BOSTON -- Friday night’s unique seven-inning doubleheader at Fenway Park -- the one in which the Red Sox were the home team for the first game and the Blue Jays hit in the bottom of the inning for the nightcap -- will be remembered as the day when Yairo Muñoz
BOSTON -- Friday night’s unique seven-inning doubleheader at Fenway Park -- the one in which the Red Sox were the home team for the first game and the Blue Jays hit in the bottom of the inning for the nightcap -- will be remembered as the day when Yairo Muñoz splashed lasers all over the field.
Many Red Sox fans were properly unfamiliar with Muñoz when the day started. By the time it ended, he made a statement with six hits over the two games, including two doubles and a homer.
After going 3-for-3 in the 8-7 loss in Game 1, Muñoz came back with a 3-for-4 performance while helping the Red Sox to a 3-2 win in the nightcap.
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Six hits in a span of a little more than six hours. Not a bad day of work, right?
“Yeah, it’s my first time with six [in one day], it’s a big number,” Muñoz said. “I felt great. I was able to show all the work I’ve been doing and some of the things I’ve been working on lately. It was good to have some results to go with my work.”
So how did the Red Sox get Muñoz and why is it possible you don’t remember it happening? He was signed on March 24 as a free agent -- 17 days after the Cardinals released him and 12 days after MLB paused due to the pandemic.
Muñoz's release from St. Louis came under controversial circumstances. After suffering a hamstring injury in Spring Training, Muñoz flew home to the Dominican Republic rather than undergoing an MRI. There were reports that he was unhappy about his playing-time situation with the Cardinals, and that was an impetus for him leaving the team.
Rather than elaborating on what was going through his mind in March, Muñoz chose to stay in the present and look with hope to the future.
“I know I have a bright future ahead of me,” Muñoz said. “What happened, that’s in the past. I don’t look back on it. It was what it was. But I’m here, I’m present, I’m here to help the team and I’m looking forward to my future. I know that I’m young, I know I have a bright future if I continue to work hard. I’m excited where I am right now.”
The Red Sox were sure excited to have him in the lineup for both games of the twin bill. For whatever reason, their offense just hasn’t lived up to its considerable potential this season. On Friday afternoon and evening, Muñoz provided a spark.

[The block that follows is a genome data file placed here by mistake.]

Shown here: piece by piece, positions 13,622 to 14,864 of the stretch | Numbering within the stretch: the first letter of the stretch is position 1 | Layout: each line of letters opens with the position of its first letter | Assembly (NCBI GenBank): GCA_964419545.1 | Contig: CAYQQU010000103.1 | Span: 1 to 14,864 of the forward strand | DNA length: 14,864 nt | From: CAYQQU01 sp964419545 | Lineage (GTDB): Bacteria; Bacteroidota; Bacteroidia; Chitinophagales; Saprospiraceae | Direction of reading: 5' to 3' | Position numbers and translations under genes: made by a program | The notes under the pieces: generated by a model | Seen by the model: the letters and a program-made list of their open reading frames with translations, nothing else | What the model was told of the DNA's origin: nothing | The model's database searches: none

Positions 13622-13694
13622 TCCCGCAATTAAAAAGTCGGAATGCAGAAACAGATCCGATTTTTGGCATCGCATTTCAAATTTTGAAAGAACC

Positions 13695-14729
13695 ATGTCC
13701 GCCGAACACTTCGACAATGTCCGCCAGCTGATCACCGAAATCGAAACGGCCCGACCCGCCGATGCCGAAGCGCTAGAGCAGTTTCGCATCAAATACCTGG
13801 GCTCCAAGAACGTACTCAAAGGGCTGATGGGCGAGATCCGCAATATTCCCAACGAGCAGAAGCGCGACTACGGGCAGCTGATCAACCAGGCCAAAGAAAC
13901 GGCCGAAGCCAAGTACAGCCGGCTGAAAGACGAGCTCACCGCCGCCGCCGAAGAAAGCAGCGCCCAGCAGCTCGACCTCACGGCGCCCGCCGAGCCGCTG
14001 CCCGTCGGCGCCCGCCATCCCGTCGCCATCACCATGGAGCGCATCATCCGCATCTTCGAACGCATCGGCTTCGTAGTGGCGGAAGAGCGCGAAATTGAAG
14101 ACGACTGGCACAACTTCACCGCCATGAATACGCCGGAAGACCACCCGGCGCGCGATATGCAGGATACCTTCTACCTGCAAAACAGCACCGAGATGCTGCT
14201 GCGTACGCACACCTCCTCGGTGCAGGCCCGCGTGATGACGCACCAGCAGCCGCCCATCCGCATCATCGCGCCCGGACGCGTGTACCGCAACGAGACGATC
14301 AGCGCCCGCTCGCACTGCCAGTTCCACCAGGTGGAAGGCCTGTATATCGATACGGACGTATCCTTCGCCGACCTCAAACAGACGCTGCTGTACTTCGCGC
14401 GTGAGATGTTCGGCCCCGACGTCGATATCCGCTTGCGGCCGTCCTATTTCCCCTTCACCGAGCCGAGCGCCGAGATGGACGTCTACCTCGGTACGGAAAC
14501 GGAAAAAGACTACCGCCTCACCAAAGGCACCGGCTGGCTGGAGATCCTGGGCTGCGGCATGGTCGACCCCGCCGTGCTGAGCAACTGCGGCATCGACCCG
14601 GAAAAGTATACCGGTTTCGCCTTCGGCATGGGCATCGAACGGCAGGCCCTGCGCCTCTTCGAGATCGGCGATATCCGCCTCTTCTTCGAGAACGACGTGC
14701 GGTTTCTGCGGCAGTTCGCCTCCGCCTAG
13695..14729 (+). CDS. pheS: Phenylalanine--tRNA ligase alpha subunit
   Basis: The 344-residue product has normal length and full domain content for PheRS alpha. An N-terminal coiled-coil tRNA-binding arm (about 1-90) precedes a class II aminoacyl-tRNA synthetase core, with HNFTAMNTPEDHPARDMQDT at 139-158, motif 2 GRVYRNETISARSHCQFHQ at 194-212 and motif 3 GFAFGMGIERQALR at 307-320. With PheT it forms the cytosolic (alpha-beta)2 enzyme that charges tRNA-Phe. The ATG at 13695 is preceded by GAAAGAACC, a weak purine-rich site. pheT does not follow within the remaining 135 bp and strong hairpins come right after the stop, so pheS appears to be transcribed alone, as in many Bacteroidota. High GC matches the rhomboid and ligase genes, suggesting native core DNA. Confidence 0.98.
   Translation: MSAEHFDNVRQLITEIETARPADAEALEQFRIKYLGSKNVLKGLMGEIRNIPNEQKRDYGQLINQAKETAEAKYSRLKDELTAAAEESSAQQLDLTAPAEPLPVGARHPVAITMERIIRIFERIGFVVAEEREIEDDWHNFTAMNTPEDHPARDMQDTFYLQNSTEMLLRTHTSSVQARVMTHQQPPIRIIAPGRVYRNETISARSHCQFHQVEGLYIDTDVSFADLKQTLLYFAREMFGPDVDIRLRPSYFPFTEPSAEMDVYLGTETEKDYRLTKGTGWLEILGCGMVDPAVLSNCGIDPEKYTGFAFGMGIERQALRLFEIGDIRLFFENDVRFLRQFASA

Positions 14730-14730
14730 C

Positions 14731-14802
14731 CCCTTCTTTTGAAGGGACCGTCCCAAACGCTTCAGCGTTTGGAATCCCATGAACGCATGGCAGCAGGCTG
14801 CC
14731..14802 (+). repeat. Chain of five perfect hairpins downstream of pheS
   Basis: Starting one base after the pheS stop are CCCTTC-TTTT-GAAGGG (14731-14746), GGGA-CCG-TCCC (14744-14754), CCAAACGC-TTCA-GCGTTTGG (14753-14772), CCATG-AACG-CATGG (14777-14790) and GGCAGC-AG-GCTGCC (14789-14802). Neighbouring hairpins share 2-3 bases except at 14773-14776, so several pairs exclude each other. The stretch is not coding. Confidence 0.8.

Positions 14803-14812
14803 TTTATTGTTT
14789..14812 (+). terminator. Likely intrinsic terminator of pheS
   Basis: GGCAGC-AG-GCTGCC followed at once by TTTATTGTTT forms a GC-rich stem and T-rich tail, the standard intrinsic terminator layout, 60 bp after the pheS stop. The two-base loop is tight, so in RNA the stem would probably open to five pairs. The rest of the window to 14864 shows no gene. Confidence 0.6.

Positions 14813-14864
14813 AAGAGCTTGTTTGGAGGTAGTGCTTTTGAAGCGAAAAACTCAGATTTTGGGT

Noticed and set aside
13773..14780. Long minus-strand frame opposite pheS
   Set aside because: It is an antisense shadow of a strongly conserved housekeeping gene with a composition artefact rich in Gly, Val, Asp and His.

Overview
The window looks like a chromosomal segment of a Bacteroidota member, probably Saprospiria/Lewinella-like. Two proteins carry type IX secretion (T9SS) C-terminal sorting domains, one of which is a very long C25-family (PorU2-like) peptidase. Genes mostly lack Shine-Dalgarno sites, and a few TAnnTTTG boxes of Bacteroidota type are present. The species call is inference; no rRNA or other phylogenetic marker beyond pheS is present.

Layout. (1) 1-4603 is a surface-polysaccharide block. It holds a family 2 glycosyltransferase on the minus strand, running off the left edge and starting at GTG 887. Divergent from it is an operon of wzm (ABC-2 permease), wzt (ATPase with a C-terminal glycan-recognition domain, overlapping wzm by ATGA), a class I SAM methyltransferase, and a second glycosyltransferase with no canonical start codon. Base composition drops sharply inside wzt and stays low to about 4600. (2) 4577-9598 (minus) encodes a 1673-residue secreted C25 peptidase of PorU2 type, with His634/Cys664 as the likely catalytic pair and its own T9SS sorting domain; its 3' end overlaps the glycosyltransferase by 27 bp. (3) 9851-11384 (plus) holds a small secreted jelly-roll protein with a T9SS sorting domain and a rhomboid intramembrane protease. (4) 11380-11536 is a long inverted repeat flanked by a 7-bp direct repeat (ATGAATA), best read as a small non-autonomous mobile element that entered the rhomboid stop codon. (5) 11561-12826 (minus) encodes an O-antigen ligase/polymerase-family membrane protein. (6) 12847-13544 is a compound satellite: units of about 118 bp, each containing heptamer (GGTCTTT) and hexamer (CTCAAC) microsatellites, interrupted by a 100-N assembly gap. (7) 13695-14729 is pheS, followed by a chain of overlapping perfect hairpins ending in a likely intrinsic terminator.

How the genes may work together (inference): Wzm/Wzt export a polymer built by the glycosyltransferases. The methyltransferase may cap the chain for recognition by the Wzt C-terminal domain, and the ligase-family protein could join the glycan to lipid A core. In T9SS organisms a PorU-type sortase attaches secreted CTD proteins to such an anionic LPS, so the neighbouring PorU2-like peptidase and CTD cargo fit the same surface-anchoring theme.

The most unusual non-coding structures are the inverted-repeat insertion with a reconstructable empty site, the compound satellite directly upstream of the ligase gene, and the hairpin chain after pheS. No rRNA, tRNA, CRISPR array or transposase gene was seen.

“Fun seeing somebody that’s really hot,” said Red Sox manager Ron Roenicke. “If he swings the bat like this, it’s going to be fun watching him pretty much every day. So, we’ll see what happens. But like I said, to have somebody just on fire is pretty cool to see.”
The Cardinals cutting ties with the 25-year-old provided an opening for the Red Sox, who added him to the player pool and brought him to Summer Camp.
After starting the season at the alternate site in Pawtucket, R.I., Muñoz at last got the callup to the Red Sox on Monday.
To Muñoz, that call to go to Boston gave him the same type of excitement as when the Cardinals first brought him to the Major Leagues in 2018.
“Yeah, I mean, it was extremely exciting, Muñoz said. “When I went down there, I never put my head down and I kept working. I worked hard every day while I was there. I continued to improve and get better. But, yeah, when that phone call came, the first thing I did was call my mom. I told my mom, ‘Mom, I’m going back. Going back to the big leagues, they called me.’ Yeah, it was extremely exciting.”
Roenicke is seeing firsthand that the reports he had from the alternate training site were spot on.
“He swings the bat and that’s what they had told us in the alternate site, that he was swinging the bat better than anybody and that’s what we’re seeing,” Roenicke said. “That’s what I read all the time about him, about the good at-bats, so it would be a big boost if we can get somebody swinging it really hot and then get the other guys going.”
Now that he’s here, Muñoz also adds the versatility of being able to play second, short, third and the outfield.
Ian Browne has covered the Red Sox for MLB.com since 2002. Follow him on Twitter @IanMBrowne and Facebook.